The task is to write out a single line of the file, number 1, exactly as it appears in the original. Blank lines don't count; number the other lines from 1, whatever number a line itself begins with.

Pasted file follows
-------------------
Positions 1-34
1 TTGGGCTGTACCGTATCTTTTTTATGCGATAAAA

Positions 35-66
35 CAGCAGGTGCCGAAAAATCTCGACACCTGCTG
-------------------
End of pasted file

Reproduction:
Positions 1-34